Elevation Behavioral Health Provides Trauma Counseling in a Residential Setting

Elevation Behavioral Health is a residential mental health program in Los Angeles, California. Trauma victims who have not yet been able to move through the residual emotional pain find that the safe, supportive setting of a residential program helps them heal. Leaving the reminders or triggers of the trauma by residing at Elevation Behavioral Health for a period, patients find much needed solace. Individualized treatment plans incorporate a combination of relevant interventions to allow patients to move past the painful memories and regain control over their lives within a compassionate environment. For more information about trauma counseling and treatment options, please reach out to Elevation Behavioral Health today at (888) 561-0868.

symptoms of severe ptsd

Anyone who has suffered through a traumatic event knows the lasting impact it can have on your mental state and your daily life. When a trauma occurs, such as the sudden death of a loved one, a serious accident, physical or sexual assault, living through a natural disaster, or a trauma related to combat, it imprints deeply on the memory and the soul. While most people will eventually process the painful emotions and move forward, others may remain stuck in the distressing memories and pain of the trauma.

As a result, some of these individuals may find themselves turning to alcohol or drugs to help them relieve the emotional pain, depression, and anxiety that they live with. Some may find that they struggle to function at work or struggle socially due to the lingering effects of the trauma. These individuals are suffering from post-traumatic stress disorder (PTSD). Thankfully, there are highly effect treatment strategies that can help manage the symptoms of severe PTSD.

About Post-Traumatic Stress Disorder (PTSD)

PTSD is a mental health disorder within the anxiety disorders spectrum. It can result after experiencing or witnessing a deeply traumatizing event. After being exposed to the trauma, those with PTSD continue to experience troubling after effects for a period lasting more than a month afterward, or will experience the symptoms of PTSD as a delayed response, sometimes months later.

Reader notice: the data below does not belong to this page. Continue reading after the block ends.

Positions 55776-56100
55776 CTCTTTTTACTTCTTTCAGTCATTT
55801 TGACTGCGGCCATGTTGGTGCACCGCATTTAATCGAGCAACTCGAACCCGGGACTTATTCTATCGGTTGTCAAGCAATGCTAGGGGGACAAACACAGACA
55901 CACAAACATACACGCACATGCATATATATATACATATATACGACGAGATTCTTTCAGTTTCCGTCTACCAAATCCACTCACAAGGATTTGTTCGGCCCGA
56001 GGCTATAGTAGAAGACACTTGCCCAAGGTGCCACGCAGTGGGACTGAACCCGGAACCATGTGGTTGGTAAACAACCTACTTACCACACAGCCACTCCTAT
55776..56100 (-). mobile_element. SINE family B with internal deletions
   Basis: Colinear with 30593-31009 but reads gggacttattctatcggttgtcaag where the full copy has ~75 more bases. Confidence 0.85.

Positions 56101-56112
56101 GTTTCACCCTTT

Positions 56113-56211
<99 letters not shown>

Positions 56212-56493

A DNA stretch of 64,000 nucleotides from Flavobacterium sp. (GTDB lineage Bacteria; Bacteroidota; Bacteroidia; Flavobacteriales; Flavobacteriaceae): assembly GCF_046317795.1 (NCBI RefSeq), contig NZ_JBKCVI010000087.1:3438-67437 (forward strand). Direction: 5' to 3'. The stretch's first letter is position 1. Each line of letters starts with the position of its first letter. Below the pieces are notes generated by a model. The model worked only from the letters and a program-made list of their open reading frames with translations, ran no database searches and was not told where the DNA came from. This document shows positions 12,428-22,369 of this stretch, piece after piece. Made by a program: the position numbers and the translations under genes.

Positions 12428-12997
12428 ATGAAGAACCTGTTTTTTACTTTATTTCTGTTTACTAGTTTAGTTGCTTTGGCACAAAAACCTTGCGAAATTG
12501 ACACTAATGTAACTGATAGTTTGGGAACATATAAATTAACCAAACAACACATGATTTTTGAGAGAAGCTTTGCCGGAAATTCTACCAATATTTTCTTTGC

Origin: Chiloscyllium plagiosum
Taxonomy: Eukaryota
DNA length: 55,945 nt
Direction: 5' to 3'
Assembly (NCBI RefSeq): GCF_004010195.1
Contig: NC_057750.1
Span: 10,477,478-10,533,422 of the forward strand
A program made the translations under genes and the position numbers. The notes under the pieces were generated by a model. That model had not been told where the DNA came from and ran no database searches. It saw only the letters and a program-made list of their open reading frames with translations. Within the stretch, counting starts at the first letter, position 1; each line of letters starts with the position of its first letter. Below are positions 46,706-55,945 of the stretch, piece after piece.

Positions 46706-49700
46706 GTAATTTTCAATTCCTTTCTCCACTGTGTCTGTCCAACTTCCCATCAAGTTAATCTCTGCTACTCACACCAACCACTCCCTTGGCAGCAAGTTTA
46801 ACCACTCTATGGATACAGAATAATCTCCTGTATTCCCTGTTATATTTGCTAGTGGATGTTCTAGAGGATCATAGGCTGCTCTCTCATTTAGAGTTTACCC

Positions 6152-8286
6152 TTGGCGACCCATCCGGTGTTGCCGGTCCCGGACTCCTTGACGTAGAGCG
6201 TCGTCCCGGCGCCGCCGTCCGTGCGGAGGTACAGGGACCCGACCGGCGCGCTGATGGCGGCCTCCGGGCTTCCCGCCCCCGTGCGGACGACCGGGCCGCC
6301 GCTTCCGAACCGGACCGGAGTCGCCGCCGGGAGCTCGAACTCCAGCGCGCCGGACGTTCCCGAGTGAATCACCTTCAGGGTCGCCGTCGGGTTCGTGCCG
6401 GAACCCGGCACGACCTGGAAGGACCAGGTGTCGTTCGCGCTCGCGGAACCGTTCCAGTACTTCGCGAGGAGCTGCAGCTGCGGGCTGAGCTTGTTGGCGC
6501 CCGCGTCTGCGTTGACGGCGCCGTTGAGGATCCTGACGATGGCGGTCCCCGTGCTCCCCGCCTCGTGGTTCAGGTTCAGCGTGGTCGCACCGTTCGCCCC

For many years, it was thought that PTSD only pertained to veterans who had experienced horrific events in combat, coming back emotionally scarred. While veterans have higher rates of PTSD, with rates ranging between 10-30% depending on the war itself, PTSD is an anxiety disorder than impacts about 8% of the population at large, according to the National Institute of Health.

Symptoms of Severe PTSD

Symptoms of severe PTSD generally include four categories:

  • Intrusive memories. Unwanted thoughts or memories of the trauma are experienced repeatedly thought flashbacks, vivid memories, or nightmares.
  • Avoidance. In order not to trigger the distressing emotions of a past trauma, someone with PTSD will avoid any people, situations, or places that might trigger the disturbing memories. They will avoid discussing the trauma as well.
  • Hyper-arousal. The individual will be jumpy, easily irritated, is quick to anger, easily frightened, has an exaggerated startle response, and may suffer from insomnia. Substance abuse may be used to self-medicate these anxiety symptoms.